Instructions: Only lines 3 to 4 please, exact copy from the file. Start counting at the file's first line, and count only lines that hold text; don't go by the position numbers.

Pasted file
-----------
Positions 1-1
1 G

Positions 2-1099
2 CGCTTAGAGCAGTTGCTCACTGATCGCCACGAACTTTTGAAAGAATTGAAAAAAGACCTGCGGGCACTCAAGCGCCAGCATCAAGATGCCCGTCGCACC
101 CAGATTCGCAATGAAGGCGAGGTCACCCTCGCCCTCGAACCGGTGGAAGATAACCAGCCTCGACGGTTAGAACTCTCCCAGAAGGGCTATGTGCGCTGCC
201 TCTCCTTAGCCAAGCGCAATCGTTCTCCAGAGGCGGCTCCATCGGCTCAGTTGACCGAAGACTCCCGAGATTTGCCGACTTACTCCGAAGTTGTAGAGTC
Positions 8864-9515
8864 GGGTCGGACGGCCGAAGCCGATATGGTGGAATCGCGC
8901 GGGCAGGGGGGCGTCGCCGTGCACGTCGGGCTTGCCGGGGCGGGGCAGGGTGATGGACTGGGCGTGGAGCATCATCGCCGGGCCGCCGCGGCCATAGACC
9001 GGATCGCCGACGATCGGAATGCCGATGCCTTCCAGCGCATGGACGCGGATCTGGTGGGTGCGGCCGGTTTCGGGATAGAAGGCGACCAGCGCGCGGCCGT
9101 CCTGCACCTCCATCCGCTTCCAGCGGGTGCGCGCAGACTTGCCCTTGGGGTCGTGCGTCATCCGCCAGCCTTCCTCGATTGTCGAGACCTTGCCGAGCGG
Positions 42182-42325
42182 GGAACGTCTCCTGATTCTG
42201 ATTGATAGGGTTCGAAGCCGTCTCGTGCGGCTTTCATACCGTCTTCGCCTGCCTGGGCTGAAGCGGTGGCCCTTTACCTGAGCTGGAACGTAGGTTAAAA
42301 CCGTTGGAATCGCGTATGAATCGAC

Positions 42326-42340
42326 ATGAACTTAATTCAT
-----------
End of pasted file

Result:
Positions 2-1099
2 CGCTTAGAGCAGTTGCTCACTGATCGCCACGAACTTTTGAAAGAATTGAAAAAAGACCTGCGGGCACTCAAGCGCCAGCATCAAGATGCCCGTCGCACC